All models get a seven-speed automatic transmission, but gear selection in the AMG version is via a console-mounted ‘E-shift’ and steering-wheel paddles, while the CLS350 CDI has a simple stalk selector on the steering wheel.

All CLS models retain the sumptuous four-seat cabin layout, with individual seats for rear seat passengers that Mercedes says get more head and shoulder room this time around.

Mr McCarthy said the seating layout was a non-negotiable feature of the CLS that previous owners wanted to retain in the new model, along with other signatures such as the squared-off ledges around the doors, a unique dash and chrome touches.

The all-new body that sits on a longer wheelbase to free up more interior space features the first frameless aluminium doors on a Benz car, saving some 24kg in a classic example of ‘light-weighting’ that is in vogue across the motor industry.

Also new to the CLS and the Benz range are the full-LED headlights, indicators and – on the AMG version – daytime running lamps, comprised by precisely 71 little light-emitting diodes that Benz says produce a light more akin to daylight than conventional bi-Xenon or halogen lights.

The CLS is loaded with safety equipment, starting with 11 airbags, a driver fatigue warning system, blind-spot warning system and Pre-Safe system that primes the brakes and safety systems in the event of imminent collision. An automated parallel parking is also standard.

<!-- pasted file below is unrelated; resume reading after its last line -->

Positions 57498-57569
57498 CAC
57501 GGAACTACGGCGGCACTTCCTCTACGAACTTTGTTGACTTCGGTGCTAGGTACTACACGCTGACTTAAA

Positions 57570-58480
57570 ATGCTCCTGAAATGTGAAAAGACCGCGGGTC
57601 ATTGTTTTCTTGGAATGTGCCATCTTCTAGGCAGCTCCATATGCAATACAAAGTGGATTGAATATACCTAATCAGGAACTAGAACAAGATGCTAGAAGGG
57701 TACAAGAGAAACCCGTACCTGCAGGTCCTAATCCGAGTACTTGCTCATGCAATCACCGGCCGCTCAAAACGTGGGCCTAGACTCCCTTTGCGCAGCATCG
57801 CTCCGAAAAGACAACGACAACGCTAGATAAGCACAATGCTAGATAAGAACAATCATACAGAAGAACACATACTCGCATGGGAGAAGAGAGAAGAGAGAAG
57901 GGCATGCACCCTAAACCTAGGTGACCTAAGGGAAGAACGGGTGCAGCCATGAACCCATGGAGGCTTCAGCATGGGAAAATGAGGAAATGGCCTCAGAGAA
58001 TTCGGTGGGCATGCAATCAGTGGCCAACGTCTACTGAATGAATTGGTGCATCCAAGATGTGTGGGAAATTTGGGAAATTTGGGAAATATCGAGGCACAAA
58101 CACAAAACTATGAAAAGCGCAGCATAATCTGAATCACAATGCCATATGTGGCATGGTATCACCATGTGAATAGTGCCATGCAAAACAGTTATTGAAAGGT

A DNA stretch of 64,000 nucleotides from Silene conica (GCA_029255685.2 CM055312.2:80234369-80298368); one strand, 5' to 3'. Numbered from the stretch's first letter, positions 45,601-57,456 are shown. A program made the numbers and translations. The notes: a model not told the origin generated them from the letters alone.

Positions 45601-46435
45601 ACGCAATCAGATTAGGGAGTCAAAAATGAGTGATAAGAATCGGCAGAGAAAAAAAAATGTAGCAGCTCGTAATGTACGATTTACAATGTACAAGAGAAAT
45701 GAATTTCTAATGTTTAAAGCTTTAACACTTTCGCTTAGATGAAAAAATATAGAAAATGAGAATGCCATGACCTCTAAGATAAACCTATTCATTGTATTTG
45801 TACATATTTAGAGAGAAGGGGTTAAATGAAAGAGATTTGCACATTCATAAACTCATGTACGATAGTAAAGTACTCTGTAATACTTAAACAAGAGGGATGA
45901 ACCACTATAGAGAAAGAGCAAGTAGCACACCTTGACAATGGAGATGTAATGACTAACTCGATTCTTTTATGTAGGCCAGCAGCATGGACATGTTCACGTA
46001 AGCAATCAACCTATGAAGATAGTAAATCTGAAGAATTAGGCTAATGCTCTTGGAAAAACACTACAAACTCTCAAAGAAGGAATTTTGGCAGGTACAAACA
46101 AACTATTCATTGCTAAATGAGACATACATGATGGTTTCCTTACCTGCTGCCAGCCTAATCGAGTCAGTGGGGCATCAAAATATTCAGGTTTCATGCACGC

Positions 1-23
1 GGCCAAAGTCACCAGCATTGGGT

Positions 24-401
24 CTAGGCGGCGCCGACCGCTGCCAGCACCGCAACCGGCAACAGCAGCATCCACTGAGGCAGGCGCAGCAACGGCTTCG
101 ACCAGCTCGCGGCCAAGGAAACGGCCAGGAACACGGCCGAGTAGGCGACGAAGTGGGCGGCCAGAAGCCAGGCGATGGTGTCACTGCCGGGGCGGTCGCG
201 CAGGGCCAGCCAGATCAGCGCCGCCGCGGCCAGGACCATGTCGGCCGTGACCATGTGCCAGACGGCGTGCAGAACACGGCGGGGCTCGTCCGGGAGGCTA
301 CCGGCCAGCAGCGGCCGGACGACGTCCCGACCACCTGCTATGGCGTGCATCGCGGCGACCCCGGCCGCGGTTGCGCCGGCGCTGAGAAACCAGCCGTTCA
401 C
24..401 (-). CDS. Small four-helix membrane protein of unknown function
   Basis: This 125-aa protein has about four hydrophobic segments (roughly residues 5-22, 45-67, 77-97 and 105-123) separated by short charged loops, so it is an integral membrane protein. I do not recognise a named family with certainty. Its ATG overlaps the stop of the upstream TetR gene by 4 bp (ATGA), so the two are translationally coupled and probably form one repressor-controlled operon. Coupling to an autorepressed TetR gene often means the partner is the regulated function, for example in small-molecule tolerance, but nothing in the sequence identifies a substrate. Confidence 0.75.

The AMG version ramps up the protection further with active blind-spot assist and active lane keeping – which can detect solid lines at the side of the lane and gently brake the wheels on the opposite side of the car to prevent the vehicle wandering out of its lane.

The CLS63 AMG also gets the latest version of Benz’s Distronic Plus radar-based intelligent cruise control that not only locks on to the car in front and maintains a safe constant distance but also works with the Pre-Safe system to maintain anti-collision vigilance. This system is an optional extra in a safety package on other CLS models.

A multitude of electronic controls allow drivers to dial up their preferred levels of comfort or sportiness, with a console dial to select between comfort, sport, ‘sport plus’, and ‘race start’ modes.